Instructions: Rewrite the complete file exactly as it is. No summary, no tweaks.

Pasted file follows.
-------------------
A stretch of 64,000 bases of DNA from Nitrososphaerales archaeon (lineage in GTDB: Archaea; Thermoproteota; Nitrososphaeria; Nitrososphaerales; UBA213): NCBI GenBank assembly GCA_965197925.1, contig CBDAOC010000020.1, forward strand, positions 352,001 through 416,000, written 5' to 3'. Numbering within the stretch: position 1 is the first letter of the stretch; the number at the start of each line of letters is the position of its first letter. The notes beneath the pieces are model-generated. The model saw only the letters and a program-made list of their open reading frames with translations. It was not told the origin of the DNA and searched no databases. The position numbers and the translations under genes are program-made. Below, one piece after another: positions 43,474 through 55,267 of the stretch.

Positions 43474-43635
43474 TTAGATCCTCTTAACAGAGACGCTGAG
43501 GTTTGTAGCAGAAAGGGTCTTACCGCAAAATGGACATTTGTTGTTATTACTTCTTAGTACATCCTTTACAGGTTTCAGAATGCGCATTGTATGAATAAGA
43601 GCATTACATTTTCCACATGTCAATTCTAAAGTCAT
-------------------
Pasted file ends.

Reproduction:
A stretch of 64,000 bases of DNA from Nitrososphaerales archaeon (lineage in GTDB: Archaea; Thermoproteota; Nitrososphaeria; Nitrososphaerales; UBA213): NCBI GenBank assembly GCA_965197925.1, contig CBDAOC010000020.1, forward strand, positions 352,001 through 416,000, written 5' to 3'. Numbering within the stretch: position 1 is the first letter of the stretch; the number at the start of each line of letters is the position of its first letter. The notes beneath the pieces are model-generated. The model saw only the letters and a program-made list of their open reading frames with translations. It was not told the origin of the DNA and searched no databases. The position numbers and the translations under genes are program-made. Below, one piece after another: positions 43,474 through 55,267 of the stretch.

Positions 43474-43635
43474 TTAGATCCTCTTAACAGAGACGCTGAG
43501 GTTTGTAGCAGAAAGGGTCTTACCGCAAAATGGACATTTGTTGTTATTACTTCTTAGTACATCCTTTACAGGTTTCAGAATGCGCATTGTATGAATAAGA
43601 GCATTACATTTTCCACATGTCAATTCTAAAGTCAT